Our motto is Growth through Customer Service . This is important given the points noted above. We believe in efficient markets – to us, this means we can grow our market share if we provide the greatest value to the customer. We believe our ability to grow is amplified if we can service our customer at the closest economic point of contact.
The concept of growth is simple, find more customers every day and increase your activity with them. However, execution is hard work. First, we recruit service minded individuals to support our customers and their business. Second, we operate in a decentralized fashion to help identify the greatest value for our customers. Third, we build a great machine behind the store to operate efficiently and to help identify new business solutions. Fourth, we do these things every day. Finally, we strive to generate strong profits; these profits produce the cash flow necessary to fund the growth and to support the needs of our customers.
MONTHLY SALES CHANGES, SEQUENTIAL TRENDS, AND END MARKET PERFORMANCE
Note – Daily sales are defined as the sales for the period divided by the number of business days (in the United States) in the period.
This section focuses on three distinct views of our business – monthly sales changes, sequential trends, and end market performance. The first discussion regarding
monthly sales changes
provides a good mechanical view of our business based on the age of our stores. The second discussion provides a framework for understanding the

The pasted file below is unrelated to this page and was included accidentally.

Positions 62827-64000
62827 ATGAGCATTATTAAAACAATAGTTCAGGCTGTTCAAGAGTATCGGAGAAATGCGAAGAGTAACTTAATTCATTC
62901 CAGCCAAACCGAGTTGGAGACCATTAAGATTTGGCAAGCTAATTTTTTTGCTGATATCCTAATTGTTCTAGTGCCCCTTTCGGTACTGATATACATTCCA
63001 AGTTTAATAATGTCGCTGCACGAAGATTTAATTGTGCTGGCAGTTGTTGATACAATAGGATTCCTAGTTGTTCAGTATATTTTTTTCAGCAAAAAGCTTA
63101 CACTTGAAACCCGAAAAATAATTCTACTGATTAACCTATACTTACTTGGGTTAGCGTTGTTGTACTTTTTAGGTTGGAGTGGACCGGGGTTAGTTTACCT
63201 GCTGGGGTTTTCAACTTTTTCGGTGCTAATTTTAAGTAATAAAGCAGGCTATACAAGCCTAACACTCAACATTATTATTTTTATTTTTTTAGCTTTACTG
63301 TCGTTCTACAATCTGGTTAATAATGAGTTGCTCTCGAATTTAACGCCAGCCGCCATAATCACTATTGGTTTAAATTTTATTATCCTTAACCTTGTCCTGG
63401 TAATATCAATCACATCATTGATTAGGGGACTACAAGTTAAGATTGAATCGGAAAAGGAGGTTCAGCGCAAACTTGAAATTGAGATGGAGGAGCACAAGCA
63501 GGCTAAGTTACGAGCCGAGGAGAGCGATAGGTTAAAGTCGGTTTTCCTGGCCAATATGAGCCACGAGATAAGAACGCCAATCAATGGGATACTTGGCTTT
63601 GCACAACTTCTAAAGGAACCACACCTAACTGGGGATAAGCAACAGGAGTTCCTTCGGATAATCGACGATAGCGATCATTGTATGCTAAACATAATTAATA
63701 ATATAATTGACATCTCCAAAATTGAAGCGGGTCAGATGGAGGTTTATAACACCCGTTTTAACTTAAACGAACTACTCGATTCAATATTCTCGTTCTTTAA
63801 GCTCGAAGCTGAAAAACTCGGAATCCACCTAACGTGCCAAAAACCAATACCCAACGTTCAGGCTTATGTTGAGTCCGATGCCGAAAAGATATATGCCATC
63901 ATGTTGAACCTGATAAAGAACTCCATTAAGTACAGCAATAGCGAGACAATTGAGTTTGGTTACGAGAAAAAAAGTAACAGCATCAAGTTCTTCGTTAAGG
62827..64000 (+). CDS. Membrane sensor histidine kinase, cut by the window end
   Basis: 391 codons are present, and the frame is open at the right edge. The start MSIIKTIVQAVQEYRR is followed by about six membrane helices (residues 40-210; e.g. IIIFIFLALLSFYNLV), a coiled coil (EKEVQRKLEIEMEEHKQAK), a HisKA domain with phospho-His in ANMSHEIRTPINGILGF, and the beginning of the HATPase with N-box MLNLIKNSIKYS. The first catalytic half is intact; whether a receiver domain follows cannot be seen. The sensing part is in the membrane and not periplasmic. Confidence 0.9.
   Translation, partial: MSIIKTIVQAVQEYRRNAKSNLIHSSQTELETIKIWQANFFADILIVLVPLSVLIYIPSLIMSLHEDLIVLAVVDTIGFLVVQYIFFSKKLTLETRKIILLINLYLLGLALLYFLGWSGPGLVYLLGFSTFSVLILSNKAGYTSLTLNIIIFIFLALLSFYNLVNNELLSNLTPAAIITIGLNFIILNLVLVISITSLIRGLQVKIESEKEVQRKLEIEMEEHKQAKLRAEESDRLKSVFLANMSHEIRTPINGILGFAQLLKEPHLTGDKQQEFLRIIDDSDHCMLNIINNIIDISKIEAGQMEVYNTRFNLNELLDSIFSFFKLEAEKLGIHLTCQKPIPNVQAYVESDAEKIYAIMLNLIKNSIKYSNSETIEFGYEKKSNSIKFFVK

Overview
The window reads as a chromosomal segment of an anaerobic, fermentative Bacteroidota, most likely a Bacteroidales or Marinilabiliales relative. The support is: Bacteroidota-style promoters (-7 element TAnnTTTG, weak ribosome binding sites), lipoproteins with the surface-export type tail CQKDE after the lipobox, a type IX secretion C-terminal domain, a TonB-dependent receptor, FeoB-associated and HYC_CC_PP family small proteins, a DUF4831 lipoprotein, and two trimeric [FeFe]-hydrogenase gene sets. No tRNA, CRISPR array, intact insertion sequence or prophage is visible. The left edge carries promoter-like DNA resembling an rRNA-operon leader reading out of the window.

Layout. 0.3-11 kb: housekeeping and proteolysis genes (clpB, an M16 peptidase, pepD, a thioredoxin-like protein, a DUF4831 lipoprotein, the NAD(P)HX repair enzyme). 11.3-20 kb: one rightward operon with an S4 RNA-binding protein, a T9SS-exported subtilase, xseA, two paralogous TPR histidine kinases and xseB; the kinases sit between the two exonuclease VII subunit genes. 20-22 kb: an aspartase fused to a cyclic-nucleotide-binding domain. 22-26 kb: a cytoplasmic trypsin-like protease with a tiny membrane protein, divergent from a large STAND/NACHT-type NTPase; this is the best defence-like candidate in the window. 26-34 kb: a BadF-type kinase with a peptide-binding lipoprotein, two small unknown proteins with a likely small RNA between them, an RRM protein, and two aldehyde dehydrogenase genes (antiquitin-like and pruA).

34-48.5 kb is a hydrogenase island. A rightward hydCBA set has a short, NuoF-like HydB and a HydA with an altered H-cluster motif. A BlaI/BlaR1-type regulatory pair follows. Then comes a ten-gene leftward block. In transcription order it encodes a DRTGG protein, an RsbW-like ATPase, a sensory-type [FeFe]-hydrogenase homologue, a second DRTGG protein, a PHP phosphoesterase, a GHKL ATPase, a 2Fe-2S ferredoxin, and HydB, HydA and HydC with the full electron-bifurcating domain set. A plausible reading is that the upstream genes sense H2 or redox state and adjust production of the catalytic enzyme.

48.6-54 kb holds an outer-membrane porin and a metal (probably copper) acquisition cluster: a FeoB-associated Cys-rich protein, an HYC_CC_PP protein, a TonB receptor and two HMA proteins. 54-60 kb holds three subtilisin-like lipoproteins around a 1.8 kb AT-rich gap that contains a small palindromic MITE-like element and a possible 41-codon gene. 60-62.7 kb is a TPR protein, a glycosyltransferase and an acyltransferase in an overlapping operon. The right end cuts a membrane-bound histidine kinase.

(that is, comparing a period to the immediately preceding period) in our business. Finally, we believe the third discussion regarding
end market performance
provides insight into activities with our various types of customers.
MONTHLY SALES CHANGES:
All company sales –
During the months in 2012, 2011, and 2010, all of our selling locations, when combined, had daily sales growth rates of (compared to the comparable month in the preceding year):
The growth in the first three and a half months of 2012 generally continued the relative strength we saw in 2011 and in most of 2010. During 2012, there were two distinct economic slowdowns. The first occurred in the late April/May time frame, and then moderated until September. The second occurred in the October/November time frame. This was exaggerated by an unusual business day comparison in October (23 days in 2012 versus 21 days in 2011 - the maintenance portion of our business is often linked to monthly spend patterns, which are not as business day dependent, this can dilute the daily growth picture given the change in business day divisor) and the impact of Hurricane Sandy. The change in currencies in foreign countries (primarily Canada) relative to the United States dollar lowered our daily sales growth rate by 0.1% during 2012 (this lowered our growth in the first, second, and third quarters by 0.1%, 0.4%, 0.2%, respectively and increased our growth in the fourth quarter by 0.2%). This was a sharp contrast to 2011 and 2010, when changes in foreign currencies increased our growth by 0.7% and 0.6%, respectively.